Fitch says consumers will see more of an advantage from smart meters when home appliances can communicate with the devices.

“The reality is the grid right now is that it’s actually fairly dumb,” Fitch said. There’s a lot of manual decisions that need to be made in order to get the electricity from a generator to your house. I think what we’re looking at is a much more automatically controlled situation where appliances are automatically linked in with smart devices.”

For example, a fully integrated system could “decide” to run your clothes dryer at off-peak times, to relieve strain on the grid and possibly save money. But the whole idea of charging more for power at different times of day, known as peak pricing, troubles consumer advocates like Mark Toney. He heads The Utility Reform Network (TURN), a consumer advocacy group based in Oakland.

“We want to make sure this doesn’t unduly harm seniors, for instance, who are home bound,” Toney told me, pointing out that folks don’t have a choice sometimes about whether to run their air conditioner in the sweltering Central Valley heat.  “We don’t want them to be faced with the choice of being safe in their home or being subject to heat stroke because they shut off their AC because they can’t afford it,” he said.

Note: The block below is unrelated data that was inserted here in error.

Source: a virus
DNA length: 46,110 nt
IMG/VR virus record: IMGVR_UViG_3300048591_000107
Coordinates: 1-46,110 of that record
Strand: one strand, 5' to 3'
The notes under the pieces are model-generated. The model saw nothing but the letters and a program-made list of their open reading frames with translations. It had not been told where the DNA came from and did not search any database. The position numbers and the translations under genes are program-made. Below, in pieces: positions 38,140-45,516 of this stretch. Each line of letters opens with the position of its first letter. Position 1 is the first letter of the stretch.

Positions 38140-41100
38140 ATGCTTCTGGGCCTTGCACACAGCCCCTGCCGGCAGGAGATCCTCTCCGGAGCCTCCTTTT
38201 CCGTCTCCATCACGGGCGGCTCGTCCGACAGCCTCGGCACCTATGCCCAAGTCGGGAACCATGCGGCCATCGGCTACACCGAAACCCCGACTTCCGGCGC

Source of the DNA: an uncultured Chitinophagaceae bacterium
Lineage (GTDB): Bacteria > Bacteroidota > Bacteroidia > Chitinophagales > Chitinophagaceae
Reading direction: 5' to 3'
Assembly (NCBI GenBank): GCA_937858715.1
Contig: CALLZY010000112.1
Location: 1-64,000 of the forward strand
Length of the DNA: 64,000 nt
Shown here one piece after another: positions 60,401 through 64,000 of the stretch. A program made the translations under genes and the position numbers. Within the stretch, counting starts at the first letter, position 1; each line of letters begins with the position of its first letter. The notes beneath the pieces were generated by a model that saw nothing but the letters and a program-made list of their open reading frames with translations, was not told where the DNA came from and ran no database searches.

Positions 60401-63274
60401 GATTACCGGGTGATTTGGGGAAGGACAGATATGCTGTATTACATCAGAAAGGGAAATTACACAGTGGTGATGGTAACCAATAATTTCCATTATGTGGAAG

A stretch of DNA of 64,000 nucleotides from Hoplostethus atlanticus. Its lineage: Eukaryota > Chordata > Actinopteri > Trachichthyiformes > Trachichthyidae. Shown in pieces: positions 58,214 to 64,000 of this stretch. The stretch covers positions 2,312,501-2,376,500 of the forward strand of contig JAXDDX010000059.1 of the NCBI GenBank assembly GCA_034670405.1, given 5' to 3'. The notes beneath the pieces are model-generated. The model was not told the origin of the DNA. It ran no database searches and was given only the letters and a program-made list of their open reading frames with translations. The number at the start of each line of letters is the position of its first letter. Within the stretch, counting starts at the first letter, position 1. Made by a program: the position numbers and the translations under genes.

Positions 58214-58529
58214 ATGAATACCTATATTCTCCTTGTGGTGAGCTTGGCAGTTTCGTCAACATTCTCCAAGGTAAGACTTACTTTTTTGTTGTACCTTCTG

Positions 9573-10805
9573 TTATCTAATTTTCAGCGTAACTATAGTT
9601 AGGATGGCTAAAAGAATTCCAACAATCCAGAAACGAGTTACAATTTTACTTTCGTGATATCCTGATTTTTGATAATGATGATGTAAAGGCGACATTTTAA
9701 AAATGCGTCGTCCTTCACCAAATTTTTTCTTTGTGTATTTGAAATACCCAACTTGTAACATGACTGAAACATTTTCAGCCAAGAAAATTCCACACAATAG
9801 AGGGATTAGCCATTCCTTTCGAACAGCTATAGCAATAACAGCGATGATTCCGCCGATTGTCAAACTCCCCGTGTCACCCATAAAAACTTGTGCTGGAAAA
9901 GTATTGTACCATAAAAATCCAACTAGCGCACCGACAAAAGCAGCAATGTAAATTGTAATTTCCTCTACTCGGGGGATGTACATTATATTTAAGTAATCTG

Toney is also concerned that struggling customers are more likely to see their power shut off,  if they can’t keep up with the bills.  Smart meters allow utilities to turn off power remotely, without having to send a crew out to someone’s home–and that, he says, gives the company less incentive to negotiate payment plans.

The CPUC’s response? Utilities will still have to follow standard procedures, including advance notice of shut-offs.